November 14, 2010

Columbia Wins First-Ever Empire State Bowl

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NEW YORK — The Cornell football team historically dominated Columbia during the century of the unofficial “Empire State Bowl.” Saturday, however, the Red got off to a rocky start in the newly christened official “Empire State Bowl,” squandering a 14-point, fourth quarter lead and falling to the Lions, 20-17.

The densely red visitor’s side — which overwhelmed the scattered light blue across the field — saw the Red (2-7, 1-6 Ivy) lead nearly wire-to-wire before relenting in the waning moments to Columbia quarterback Sean Brackett, who dove in from a yard out for the winning score with 37 seconds remaining. The score capped a rally of 17 unanswered points by the Lions.

Brackett had his hand in nearly every play for the Lions (4-5, 2-4 Ivy), throwing 41 passes and piling up 25 rushes. Of his 151 rushing yards, 108 came in the second half and got the Lions’ offense churning. Brackett’s double-digit runs fueled two of the Lions’ second half scoring drives as Red defenders struggled to contain him to the pocket.

“I think he’s put that perfection thing on the shelf,” said Columbia head coach Norries Wilson while praising his quarterback.

On an unseasonably warm day, Cornell moved the ball fluidly through three quarters behind freshman quarterback Jeff Mathews, who completed 15-of-27 passes for 183 yards through those periods. The Red committed to the run as well with 28 rushes through three stanzas, winning the time of possession battle as a result. The offensive line gave Mathews time, avoiding some of the protection issues that have been plaguing the group recently. That all changed when the final period began, though, and Cornell couldn’t hang on.

Offensive chicanery got Cornell in position for its first score when Mathews lined up as a receiver and received the ball in a double reverse. He found Luke Tasker who was tripped up and stumbled down to the one, a 37-yard gain. Mathews punched it in on the ground two plays later to put Cornell up, 7-0.

Although Columbia didn’t register a first down until the second quarter and Brackett misfired to several open receivers, the Lions rallied at the end of the half, driving 89 yards to the Cornell seven. With the clock winding down Brackett tried to hit a man streaking across the middle short of the goal line. The man he wound up hitting was senior safety Ben Heller, who picked off the pass and looked to have a clear path to the other end zone. Heller tried to cut back when he saw Brackett, though, and the Columbia signal caller took him down to end the half.

A bit of offensive subterfuge again led to points for the Red as the squad extended its lead to 17-3 in the third period. Versatile junior Ryan Houska — who accounted for 95 yards via six rushes, five catches, and a pass completion — took a snap in the wildcat formation and began to dart up the middle. Nearing the line of scrimmage, he paused and instead hauled it to big tight end J.C. Tretter, a sophomore, who barreled into the end zone 27 yards downfield.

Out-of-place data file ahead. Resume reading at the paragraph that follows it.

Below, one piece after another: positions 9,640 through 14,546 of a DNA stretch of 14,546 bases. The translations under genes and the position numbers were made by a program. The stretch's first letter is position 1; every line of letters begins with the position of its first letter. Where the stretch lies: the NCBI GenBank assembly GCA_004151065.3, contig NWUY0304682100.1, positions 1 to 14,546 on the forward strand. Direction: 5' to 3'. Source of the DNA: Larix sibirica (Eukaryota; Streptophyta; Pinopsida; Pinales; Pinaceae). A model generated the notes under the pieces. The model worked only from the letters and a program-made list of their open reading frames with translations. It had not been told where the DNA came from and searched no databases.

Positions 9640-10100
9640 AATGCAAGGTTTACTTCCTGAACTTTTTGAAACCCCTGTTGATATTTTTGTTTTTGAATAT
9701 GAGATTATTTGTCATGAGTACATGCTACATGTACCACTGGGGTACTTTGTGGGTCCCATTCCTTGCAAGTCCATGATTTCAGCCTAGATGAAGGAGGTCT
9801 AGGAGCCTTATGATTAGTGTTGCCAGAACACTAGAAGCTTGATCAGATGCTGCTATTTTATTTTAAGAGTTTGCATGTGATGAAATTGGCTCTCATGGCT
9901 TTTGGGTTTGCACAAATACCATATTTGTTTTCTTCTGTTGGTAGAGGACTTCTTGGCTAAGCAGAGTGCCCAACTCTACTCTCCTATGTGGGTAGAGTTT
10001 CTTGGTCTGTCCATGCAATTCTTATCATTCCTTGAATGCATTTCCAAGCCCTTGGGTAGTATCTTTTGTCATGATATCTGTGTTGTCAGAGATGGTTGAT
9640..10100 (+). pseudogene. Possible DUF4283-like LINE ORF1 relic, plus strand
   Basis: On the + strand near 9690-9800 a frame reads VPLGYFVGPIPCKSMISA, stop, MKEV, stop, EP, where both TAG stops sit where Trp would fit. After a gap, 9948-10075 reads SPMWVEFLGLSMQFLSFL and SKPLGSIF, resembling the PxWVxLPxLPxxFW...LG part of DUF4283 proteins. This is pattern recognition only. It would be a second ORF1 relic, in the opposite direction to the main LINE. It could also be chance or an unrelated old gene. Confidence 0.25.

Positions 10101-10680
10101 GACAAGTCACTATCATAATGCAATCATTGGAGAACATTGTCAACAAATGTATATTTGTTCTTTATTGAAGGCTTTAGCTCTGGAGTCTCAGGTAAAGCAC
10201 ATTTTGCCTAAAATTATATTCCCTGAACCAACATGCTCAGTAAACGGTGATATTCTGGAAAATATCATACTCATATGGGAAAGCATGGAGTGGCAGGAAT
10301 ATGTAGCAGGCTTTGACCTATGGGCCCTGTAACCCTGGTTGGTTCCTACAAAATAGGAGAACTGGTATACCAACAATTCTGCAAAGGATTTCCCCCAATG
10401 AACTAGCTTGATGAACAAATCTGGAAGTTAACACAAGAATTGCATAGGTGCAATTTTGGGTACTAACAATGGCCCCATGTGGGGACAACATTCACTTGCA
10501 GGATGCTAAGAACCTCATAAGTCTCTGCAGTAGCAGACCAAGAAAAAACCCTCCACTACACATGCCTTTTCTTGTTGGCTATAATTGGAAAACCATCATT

Then the Cornell offense came to a standstill. Mathews only completed two of nine passes in the fourth quarter and barely overthrew an open receiver deep downfield on a fake double reverse. As a team, the Red registered only a single first down. Cornell had controlled the ball over six minutes more than its opponent through three, but Columbia closed that gap to just over a minute and a half by the final whistle.

“Once we start on that roll, when we’re getting three-and-out, three-and-out, three-and-out, you just see it in their faces, and you see the looks on ours, and they’re completely different, and you feel that high and you feel unstoppable,” Columbia senior linebacker and captain Matt Moretto said after the game.

Columbia’s offense played off its defensive prowess and the squad climbed back into the game with a short touchdown pass by Brackett and a field goal to make it 17-13. Brackett, who had started to hit receivers more accurately and elude tacklers in the third, passed for 101 yards and ran for another 50 in the fourth quarter. He found success running the option and with several draws and scrambles.

It was a 16-yard scramble on third-and-10 that kept Columbia’s winning drive alive. Then Brackett’s arm took over as he chipped away 10 yards at a time. Cornell had a chance to squelch the drive when Columbia faced a fourth-and-one at the Red’s three-yard line. Brackett pushed the pile forward for the first down and dove into the end zone two plays later.

With two time outs and 29 seconds on the clock, Cornell, in theory, was going to get chance a last chance. Columbia’s squib kick after the late touchdown slipped through the hands of several Cornell players and the Lions kick coverage bore down on the return team, recovering the last of the fumbles.

The loss dropped Cornell to seventh in Ivy standings.

Original Author: Cory Bennett